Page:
It takes a bit of adjusting when you transfer from babyhood to toddlerdom. I was used to fairly quiet grocery store visits, but suddenly my child has turned into the unofficial store-wide people greeter. Which means that, at the top of his little lungs, he yells a two-syllable "Hiiiiiiiii" to each person we see. My last shopping trip got me thinking about all of the funny things that little ones do, that adults can't (or at the very least, shouldn't). For example, a few weeks ago we arrived at the chiropractor's office (I had thrown out my back), only to realize that he had pooped. Awesome. I quickly changed his diaper in the car, left the smelly evidence securely wedged by my front tire (because no outdoor trash can was available and I chose not to share the scent with my chiropractor) and went in. But, we can't just discreetly walk in -- my son practically hops through the threshold with a loud belch. So loud, in fact, that the doctor laughs and then compliments him on his abilities. In the waiting room, an attractive college co-ed enters, and my little ladies' man decides that he wants to sit by her instead of his mommy. He crawls up onto the bench beside her, stares and says 'HIII' three times. Good thing he's cute. On the way out of the office (as I'm trying to keep his hands away from all of the natural supplement bottles he is trying to rip off of the shelves -- certain I look a trite more disheveled and exasperated than I did upon our arrival) he is loudly quacking -- yes, like a duck -- because he happened to see a picture of one (who else besides a child can practice animal impressions in public places?). The waiting room is full, and he makes a point to show off his quacking to each and every person before yelling a hearty 'BYE BYE' as we walk out the door. When we finally reach my car, I remember that there is a diaper full of crap that has been sitting out in the hot sun, that now has to ride with us in the car until I can find a trash can for disposal (Dear Sonic employees: You're welcome).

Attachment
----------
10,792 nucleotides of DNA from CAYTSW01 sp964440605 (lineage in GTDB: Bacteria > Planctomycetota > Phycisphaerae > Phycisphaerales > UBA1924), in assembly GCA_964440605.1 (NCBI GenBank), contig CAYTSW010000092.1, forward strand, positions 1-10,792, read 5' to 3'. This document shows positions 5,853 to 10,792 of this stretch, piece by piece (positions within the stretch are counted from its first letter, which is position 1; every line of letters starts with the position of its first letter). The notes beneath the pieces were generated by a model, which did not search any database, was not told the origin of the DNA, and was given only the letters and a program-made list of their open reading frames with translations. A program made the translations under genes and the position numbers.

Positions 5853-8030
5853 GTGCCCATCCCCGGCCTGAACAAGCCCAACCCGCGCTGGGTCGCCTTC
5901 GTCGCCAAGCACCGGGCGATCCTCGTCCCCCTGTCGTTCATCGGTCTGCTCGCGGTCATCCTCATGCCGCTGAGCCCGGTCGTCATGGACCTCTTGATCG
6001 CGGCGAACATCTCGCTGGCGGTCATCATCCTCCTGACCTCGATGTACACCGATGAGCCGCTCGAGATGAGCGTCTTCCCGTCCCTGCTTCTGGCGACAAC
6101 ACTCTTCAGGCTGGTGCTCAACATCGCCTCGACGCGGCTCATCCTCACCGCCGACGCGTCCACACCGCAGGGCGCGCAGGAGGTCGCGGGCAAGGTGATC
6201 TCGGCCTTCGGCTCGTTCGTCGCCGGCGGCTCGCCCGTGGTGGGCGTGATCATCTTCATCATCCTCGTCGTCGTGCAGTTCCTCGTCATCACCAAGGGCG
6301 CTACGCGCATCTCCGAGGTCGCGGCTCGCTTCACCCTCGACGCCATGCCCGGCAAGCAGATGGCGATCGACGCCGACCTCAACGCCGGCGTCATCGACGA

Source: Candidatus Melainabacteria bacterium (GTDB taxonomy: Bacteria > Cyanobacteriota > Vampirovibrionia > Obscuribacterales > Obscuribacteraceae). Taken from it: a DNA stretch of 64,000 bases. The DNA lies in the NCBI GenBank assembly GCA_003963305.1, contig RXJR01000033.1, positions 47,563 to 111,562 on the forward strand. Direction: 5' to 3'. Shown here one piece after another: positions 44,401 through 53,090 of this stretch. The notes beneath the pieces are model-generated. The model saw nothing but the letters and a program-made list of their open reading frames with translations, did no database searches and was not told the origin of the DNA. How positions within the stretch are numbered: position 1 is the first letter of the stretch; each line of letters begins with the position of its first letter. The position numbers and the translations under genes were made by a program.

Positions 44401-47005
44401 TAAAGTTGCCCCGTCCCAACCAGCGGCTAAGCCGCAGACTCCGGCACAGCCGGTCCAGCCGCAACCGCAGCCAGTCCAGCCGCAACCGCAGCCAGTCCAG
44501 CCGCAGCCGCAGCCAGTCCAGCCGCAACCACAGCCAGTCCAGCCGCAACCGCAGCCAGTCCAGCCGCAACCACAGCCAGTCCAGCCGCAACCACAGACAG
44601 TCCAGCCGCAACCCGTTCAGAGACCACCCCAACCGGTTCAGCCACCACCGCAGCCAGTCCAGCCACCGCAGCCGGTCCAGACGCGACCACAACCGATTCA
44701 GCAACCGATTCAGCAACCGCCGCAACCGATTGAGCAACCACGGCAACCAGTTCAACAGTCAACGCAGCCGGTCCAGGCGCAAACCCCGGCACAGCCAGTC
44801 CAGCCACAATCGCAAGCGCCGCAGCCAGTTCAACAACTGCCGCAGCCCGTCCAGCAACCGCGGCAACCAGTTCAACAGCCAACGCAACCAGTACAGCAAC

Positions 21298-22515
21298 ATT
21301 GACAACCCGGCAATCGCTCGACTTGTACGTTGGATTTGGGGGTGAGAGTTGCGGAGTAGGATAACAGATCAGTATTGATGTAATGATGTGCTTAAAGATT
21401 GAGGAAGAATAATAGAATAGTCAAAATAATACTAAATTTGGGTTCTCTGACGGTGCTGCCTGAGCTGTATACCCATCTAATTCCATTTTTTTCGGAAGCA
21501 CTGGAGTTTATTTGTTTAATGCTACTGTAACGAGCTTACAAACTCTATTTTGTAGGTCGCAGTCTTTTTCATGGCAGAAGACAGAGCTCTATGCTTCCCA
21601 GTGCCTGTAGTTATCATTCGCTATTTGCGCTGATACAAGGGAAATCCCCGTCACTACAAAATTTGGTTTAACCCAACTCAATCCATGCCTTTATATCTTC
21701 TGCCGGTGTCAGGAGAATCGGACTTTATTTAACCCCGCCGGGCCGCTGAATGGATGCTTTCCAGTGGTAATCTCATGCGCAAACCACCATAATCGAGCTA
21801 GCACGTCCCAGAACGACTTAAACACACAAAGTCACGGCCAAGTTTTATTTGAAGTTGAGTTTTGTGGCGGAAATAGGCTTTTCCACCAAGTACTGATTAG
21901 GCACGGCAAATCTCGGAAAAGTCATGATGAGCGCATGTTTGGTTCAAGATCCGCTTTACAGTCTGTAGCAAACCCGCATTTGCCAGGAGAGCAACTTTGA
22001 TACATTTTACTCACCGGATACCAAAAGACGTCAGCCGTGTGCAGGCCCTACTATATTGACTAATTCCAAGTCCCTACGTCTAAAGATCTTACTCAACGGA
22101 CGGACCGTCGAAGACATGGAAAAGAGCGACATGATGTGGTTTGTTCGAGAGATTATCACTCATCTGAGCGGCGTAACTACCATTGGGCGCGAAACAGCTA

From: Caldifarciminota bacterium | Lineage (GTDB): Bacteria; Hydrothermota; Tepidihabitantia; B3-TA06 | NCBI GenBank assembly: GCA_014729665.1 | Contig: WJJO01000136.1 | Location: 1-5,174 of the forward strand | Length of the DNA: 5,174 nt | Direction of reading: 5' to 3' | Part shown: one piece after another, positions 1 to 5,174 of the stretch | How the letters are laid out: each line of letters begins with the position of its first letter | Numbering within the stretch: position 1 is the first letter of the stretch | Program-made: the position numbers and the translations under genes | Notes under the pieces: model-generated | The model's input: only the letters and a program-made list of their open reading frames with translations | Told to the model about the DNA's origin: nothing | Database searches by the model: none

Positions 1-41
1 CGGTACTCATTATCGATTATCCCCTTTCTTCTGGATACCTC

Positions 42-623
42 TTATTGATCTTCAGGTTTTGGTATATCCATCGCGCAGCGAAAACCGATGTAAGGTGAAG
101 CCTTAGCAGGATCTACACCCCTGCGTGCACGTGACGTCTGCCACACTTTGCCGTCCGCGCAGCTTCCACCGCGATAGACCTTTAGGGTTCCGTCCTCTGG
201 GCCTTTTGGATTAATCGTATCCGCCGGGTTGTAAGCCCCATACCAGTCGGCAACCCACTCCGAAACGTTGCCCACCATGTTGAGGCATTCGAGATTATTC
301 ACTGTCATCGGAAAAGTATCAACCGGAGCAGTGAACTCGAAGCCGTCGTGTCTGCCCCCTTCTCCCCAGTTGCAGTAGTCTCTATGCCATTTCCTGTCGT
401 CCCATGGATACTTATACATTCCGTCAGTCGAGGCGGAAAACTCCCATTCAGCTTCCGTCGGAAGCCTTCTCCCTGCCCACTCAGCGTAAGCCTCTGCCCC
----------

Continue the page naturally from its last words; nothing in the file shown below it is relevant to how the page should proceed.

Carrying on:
I guess the reason that I find all of his antics so funny, is because I try to picture the reactions I would get if I did the same thing. I mean, if I quacked my way out of a doctor's office, I'm fairly certain that I would be involuntarily evaluated.
Right now we are fighting a battle against throwing. If it will fit in his hand, he will throw it. I even received a handful of spaghetti right in the face (thank God his hands are small). When he is finished eating, instead of telling us he is 'all done' (which we have tried and tried again to teach him to do), he immediately begins throwing food -- much to the delight of our mutt, Daisy. When I retrieve him from our gym's daycare he screams 'MOMMY' which is promptly followed by the pitching of whatever is in his hands. Recently my husband was delivering a post-timeout lecture about how 'we don't throw food, we eat food and it makes Mommy and Daddy sad when we throw food'. I peeked around the corner to watch the encounter, only to see him looking intently into my husband's eyes with the most serious look on his face -- all while running in place. I almost choked on my own spit and peed my pants because I was laughing so hard.
Now imagine yourself getting a lecture from your boss, and deciding that that very moment was the best time for a quick stationary jog. There's a plus side to being little -- and that plus side is called spontaneity.
Our little mini human has also learned the art of being stubborn (I don't know where he gets it). He will dig in his heels until it hurts before doing something (or, more likely, saying something) he doesn't want to do. For example, he will repeat (or at least try his darnedest) anything you tell him to, but for some reason he will not say 'love you'. Tonight, as per our usual bedtime routine, I read him three books, sang four songs, and said prayers (which includes him repeating, in two-word sections, the 'Now I lay me down to sleep' prayer). This is part of our exchange:
Me: I love you, buddy. Say 'love you'.
K: Night night.
Me: No, say 'love you'.
Me: Say 'love'.
Me: Say 'you'.
Me: Say 'love you'.
Me: No, say 'love you'
What's funny about this is that when he says 'Jayhawk', he tucks his chin way down into his chest and bellows the word in a very deep man voice. Although my husband also always tries to get him to say 'love you', I think it makes him happier (and quite proud of me) that our son can say 'Rock Chalk', 'Jayhawk', and 'KU'.
I wouldn't trade any of these funny (and sometimes irritating) moments for anything in the world. Being a stay at home mommy isn't always all rainbows and butterflies, but it is the best, most important (and most demanding) job I have ever had. I love that my son has a sense of humor and that he loves being downright silly. He laughs when I break out in random dance steps (although, someday, this might really embarrass him), and he turns my piano solos into duets. He is the reason I fall into bed exhausted each night -- yet often lay awake, plagued with mommy-worry. For the girl who never wanted kids, I have found myself downright smitten with this sweet little boy.
Thank you for keeping me In Good Company.